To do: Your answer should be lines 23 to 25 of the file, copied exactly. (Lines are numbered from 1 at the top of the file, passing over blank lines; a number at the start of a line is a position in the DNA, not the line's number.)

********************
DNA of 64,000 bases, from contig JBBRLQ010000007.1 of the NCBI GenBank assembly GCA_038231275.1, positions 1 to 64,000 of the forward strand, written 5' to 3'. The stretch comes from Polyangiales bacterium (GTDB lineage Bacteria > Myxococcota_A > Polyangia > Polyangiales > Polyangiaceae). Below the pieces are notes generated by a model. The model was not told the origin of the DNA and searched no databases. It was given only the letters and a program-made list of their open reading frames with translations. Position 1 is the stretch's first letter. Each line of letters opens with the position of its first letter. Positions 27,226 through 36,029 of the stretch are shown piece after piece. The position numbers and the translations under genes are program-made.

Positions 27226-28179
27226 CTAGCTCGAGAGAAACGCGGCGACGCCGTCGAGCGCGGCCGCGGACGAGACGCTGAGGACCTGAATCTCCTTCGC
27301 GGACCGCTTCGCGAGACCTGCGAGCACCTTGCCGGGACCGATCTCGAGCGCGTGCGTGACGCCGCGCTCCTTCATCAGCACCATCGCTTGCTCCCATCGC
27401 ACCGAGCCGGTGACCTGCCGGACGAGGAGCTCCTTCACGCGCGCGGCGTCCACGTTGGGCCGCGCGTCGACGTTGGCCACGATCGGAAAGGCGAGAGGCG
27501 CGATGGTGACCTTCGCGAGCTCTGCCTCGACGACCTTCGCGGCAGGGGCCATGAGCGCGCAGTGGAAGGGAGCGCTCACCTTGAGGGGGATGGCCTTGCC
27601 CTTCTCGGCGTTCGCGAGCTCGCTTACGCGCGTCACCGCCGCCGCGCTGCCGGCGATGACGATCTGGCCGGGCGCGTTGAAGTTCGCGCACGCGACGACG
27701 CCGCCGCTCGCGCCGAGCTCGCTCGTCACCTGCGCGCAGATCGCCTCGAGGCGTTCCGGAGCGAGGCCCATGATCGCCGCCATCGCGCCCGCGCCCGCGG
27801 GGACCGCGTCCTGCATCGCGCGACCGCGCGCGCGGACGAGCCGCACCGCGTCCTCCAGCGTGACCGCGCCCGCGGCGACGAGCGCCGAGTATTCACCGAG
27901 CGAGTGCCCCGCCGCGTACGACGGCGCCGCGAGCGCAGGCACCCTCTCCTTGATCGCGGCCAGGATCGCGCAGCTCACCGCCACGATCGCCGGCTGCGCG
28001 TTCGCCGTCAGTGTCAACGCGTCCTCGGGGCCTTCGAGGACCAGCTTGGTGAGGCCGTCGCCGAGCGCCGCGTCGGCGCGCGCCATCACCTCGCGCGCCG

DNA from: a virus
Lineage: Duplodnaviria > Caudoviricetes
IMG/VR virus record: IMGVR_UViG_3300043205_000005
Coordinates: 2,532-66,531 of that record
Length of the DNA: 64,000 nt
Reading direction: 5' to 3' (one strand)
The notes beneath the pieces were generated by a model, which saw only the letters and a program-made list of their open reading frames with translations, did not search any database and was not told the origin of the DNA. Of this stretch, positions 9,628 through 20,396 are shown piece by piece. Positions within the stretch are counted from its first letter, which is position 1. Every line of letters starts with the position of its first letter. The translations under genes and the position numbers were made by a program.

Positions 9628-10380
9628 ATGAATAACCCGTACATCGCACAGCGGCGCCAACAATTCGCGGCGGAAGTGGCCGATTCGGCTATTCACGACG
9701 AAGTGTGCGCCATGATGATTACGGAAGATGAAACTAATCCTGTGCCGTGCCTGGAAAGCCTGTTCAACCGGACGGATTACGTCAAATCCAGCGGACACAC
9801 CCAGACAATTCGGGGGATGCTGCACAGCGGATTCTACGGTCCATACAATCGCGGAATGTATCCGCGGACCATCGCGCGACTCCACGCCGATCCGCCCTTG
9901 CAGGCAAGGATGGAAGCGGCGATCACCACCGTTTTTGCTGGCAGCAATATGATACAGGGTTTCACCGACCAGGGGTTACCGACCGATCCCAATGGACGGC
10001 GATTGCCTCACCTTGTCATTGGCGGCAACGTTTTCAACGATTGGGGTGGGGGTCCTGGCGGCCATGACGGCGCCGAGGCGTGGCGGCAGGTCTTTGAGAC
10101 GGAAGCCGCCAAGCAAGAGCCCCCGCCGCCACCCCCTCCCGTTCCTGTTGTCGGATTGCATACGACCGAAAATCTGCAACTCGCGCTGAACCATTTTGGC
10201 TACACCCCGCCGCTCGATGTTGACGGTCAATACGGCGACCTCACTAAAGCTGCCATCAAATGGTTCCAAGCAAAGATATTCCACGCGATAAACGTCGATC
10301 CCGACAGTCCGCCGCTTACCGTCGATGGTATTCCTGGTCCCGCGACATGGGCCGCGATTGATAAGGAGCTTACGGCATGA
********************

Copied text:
9901 CAGGCAAGGATGGAAGCGGCGATCACCACCGTTTTTGCTGGCAGCAATATGATACAGGGTTTCACCGACCAGGGGTTACCGACCGATCCCAATGGACGGC
10001 GATTGCCTCACCTTGTCATTGGCGGCAACGTTTTCAACGATTGGGGTGGGGGTCCTGGCGGCCATGACGGCGCCGAGGCGTGGCGGCAGGTCTTTGAGAC
10101 GGAAGCCGCCAAGCAAGAGCCCCCGCCGCCACCCCCTCCCGTTCCTGTTGTCGGATTGCATACGACCGAAAATCTGCAACTCGCGCTGAACCATTTTGGC